The device, dubbed the FingerReader, is a prototype being developed at the MIT Media Labs.
It’s a simple idea — a tiny camera in the ring reads the text at the tip of the wearer’s finger and translates it into audio. Of course, where it gets complicated is all the technology needed not just to recognize all the words, but to determine when the reader’s finger has veered off course. When this happens, the wearer is alerted via a vibration in the ring.
The researchers tell the AP that they are not looking to replace Braille, but to give the visually impaired immediate access to the vast number of printed items that aren’t readily available in Braille.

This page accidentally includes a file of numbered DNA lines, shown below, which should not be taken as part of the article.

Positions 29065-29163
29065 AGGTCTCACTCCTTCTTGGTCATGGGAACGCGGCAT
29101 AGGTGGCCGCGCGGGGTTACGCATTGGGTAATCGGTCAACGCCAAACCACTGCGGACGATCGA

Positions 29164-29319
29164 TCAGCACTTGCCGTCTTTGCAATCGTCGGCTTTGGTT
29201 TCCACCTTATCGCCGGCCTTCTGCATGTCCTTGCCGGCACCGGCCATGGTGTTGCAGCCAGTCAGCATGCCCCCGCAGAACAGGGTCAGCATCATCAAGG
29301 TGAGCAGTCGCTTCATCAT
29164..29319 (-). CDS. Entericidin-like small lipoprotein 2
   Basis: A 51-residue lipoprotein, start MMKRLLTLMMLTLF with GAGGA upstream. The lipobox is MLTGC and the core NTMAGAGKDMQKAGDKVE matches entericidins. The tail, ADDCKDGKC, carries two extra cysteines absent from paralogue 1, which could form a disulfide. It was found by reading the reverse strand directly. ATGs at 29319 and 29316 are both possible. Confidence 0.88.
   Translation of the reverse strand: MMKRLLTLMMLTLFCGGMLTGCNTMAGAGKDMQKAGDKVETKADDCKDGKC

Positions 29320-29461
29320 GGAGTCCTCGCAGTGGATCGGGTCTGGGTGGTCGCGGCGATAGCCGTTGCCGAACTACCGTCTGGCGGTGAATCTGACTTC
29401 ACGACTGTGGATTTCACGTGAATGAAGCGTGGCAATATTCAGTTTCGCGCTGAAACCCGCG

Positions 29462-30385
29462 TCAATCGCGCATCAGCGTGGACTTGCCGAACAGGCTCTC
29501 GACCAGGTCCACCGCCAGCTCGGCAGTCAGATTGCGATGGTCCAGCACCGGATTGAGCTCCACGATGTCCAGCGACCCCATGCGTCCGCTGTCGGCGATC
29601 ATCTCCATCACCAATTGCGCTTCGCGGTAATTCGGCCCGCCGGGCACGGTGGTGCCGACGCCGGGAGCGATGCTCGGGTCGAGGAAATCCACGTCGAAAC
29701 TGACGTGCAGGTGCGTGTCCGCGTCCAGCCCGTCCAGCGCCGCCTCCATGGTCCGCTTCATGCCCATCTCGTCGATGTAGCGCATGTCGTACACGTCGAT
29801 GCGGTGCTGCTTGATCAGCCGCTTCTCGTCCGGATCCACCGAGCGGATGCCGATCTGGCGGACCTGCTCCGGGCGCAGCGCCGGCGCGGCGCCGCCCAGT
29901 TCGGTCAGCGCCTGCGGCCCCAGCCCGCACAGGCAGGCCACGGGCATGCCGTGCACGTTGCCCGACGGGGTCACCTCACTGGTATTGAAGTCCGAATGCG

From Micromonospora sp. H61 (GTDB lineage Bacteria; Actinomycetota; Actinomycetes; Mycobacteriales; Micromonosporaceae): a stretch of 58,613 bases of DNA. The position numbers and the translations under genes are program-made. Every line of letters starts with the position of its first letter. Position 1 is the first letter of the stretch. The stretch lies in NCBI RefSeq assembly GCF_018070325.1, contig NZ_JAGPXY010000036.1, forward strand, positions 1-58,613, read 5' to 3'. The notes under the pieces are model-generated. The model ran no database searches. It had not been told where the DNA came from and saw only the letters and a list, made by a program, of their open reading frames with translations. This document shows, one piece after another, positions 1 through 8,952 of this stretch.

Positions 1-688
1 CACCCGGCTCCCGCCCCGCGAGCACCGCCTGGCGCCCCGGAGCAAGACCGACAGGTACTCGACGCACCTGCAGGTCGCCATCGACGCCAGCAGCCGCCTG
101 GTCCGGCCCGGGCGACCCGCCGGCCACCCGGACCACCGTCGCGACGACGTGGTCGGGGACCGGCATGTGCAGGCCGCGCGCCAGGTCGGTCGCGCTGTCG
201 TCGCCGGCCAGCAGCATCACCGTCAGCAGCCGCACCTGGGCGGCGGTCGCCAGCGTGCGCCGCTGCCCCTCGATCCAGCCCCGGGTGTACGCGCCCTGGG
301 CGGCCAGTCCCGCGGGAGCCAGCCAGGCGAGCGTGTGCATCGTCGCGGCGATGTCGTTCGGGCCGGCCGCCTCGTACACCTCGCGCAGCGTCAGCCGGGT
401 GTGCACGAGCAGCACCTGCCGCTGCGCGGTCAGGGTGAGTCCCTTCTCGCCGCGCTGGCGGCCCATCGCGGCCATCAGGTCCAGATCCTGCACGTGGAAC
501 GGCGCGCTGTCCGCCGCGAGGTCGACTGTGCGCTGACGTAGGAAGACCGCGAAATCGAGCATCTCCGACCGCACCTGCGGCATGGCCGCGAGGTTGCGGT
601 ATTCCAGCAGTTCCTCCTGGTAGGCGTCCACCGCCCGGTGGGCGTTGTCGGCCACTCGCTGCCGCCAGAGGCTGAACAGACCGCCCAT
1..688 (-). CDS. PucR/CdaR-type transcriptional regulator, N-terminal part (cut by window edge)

For example, being able to read a form at the doctor’s office without having to rely on another person to read it to you, or to instantly be able to read the same magazine story that the person sitting next to you has recommended.
The developers also believe there are applications for the device in translating texts written in foreign languages.
A market-ready version of the FingerReader is still quite some time off, and there is no price point set on it yet. But the researchers believe it could be made available at a reasonable price to consumers when it does eventually go on sale.